In February 2020, Truthout reported that the official Twitter account for the team of former Democratic candidate Michael Bloomberg had posted multiple tweets featuring fictitious quotes attributed to Democratic candidate Bernie Sanders praising authoritarianism.
The Bloomberg campaign team had posted the tweets after Sanders publicly praised former Cuban president Fidel Castro for literacy programs and universal healthcare. Although Sanders also denounced authoritarian rule in Cuba, the Bloomberg campaign took the opportunity to post fabricated quotes attributed to Sanders about former Ugandan president Idi Amin, Soviet leader Josef Stalin, and North Korean leader Kim Jong-un, among others.
In its defense, the Bloomberg campaign said that the tweets were meant to be satirical. But Sanders’ press secretary, Briahna Joy Gray, called them a “string of intentional outright lies.”
Twitter announced it was suspending 70 pro-Bloomberg accounts for circulating identical tweets, noting that the posts violated its policies on “platform manipulation and spam.”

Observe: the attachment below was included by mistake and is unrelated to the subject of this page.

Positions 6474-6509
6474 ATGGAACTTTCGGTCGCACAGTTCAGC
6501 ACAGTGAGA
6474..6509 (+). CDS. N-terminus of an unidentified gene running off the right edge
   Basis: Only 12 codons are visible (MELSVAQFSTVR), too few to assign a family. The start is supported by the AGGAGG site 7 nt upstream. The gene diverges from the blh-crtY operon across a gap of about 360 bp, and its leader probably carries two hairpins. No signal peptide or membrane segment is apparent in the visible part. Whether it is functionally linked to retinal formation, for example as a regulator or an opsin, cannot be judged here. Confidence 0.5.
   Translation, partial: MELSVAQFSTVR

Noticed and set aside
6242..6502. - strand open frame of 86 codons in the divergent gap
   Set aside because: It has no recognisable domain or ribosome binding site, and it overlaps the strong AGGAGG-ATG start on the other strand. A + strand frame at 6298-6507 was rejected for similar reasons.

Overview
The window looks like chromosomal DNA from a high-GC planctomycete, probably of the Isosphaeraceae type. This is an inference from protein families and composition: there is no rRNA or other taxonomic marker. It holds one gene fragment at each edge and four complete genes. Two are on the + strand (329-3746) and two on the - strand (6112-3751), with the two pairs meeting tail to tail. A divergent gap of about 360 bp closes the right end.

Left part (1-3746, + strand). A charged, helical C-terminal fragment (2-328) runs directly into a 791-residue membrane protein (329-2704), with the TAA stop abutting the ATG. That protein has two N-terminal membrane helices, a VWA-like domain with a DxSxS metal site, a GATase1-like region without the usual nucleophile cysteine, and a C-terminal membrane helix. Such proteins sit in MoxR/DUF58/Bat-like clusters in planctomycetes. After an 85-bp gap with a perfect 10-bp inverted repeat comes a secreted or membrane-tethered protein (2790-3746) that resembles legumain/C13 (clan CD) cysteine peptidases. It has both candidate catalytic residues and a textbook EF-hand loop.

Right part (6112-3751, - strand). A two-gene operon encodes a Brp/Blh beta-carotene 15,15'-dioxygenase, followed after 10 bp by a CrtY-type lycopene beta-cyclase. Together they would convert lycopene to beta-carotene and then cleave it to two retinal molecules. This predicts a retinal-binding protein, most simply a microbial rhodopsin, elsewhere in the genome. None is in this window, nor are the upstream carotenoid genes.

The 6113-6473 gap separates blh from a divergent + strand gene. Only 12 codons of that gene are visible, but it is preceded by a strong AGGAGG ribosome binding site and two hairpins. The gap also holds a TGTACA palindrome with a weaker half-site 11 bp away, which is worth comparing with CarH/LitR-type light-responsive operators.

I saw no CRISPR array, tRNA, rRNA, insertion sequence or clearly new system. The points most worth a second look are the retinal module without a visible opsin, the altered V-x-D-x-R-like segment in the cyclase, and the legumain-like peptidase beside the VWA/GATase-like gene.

Media coverage of the incident appears to have been limited to independent news outlets, including Truthout, the Guardian, and The Hill, for example. Vox covered the controversial tweets, arguing that the string of tweets may have been satirical, but that if one of the posts was viewed alone, out of context, many Twitter users were likely to miss the satirical intent. Coverage by Truthout and the Guardian highlight how the boundaries between satire and manipulation are a grey area when it comes to social media.
Source: Julia Conley, “Bloomberg Campaign Deletes Tweets of Fake Quotes of Sanders Praising Despots,” Truthout, February 26, 2020, https://truthout.org/articles/bloomberg-campaign-deletes-tweets-of-fake-quotes-of-sanders-praising-despots/.
Student Researchers: Sina Duncan, Molly McKeogh, Juliana Ockerbloom, Alexandra Shore (University of Massachusetts Amherst)
Faculty Evaluator: Allison Butler (University of Massachusetts Amherst)